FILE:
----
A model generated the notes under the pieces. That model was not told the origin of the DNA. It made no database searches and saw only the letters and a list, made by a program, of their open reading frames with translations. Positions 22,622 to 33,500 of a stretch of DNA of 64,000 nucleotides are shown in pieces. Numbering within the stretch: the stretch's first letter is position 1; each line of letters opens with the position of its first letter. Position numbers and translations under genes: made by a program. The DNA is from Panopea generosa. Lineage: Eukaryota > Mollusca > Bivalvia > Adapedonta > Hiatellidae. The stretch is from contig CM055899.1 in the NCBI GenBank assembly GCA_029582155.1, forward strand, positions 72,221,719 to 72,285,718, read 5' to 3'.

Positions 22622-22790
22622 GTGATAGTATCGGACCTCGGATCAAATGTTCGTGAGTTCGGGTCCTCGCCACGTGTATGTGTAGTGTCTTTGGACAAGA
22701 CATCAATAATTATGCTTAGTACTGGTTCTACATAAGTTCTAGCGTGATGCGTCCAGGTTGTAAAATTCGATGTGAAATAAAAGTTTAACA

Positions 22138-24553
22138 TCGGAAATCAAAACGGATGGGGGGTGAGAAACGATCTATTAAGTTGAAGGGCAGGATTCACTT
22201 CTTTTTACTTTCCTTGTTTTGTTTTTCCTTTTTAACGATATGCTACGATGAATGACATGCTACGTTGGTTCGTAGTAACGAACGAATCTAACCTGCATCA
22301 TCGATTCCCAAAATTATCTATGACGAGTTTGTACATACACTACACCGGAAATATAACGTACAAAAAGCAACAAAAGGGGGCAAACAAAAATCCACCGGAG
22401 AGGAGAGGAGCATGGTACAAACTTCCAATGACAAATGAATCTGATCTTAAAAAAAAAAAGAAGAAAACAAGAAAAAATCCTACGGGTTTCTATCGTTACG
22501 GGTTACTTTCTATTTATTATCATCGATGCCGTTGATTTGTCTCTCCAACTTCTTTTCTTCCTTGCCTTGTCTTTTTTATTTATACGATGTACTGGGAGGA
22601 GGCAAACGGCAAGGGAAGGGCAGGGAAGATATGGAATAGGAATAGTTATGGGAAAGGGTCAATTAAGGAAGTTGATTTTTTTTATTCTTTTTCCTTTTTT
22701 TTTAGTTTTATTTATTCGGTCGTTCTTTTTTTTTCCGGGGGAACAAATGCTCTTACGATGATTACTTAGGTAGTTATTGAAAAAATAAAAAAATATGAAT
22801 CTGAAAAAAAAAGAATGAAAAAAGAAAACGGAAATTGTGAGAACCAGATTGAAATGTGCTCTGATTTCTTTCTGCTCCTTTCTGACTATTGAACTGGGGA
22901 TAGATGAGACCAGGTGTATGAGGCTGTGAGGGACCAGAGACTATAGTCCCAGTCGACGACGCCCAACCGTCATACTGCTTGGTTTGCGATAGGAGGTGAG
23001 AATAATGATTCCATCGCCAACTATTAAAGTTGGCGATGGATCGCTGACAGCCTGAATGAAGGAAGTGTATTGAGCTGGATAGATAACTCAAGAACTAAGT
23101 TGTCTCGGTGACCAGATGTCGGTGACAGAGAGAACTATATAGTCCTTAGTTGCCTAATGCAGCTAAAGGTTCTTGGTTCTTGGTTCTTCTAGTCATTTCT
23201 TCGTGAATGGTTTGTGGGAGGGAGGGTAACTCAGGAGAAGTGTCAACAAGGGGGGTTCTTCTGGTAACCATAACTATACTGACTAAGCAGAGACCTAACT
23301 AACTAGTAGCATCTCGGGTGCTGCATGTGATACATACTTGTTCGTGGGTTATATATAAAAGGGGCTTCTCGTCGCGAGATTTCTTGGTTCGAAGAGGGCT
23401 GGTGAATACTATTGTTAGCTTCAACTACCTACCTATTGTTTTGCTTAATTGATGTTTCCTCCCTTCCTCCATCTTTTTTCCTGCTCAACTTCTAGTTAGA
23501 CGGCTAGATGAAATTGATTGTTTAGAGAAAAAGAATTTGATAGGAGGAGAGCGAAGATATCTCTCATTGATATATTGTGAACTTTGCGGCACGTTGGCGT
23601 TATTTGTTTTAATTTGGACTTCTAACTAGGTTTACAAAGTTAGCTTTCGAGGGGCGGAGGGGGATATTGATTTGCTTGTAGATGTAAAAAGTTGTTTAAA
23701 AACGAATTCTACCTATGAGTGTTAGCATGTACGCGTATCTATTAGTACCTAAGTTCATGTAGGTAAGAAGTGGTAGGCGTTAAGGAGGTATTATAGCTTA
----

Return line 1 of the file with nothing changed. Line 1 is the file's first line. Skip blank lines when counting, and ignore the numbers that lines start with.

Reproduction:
A model generated the notes under the pieces. That model was not told the origin of the DNA. It made no database searches and saw only the letters and a list, made by a program, of their open reading frames with translations. Positions 22,622 to 33,500 of a stretch of DNA of 64,000 nucleotides are shown in pieces. Numbering within the stretch: the stretch's first letter is position 1; each line of letters opens with the position of its first letter. Position numbers and translations under genes: made by a program. The DNA is from Panopea generosa. Lineage: Eukaryota > Mollusca > Bivalvia > Adapedonta > Hiatellidae. The stretch is from contig CM055899.1 in the NCBI GenBank assembly GCA_029582155.1, forward strand, positions 72,221,719 to 72,285,718, read 5' to 3'.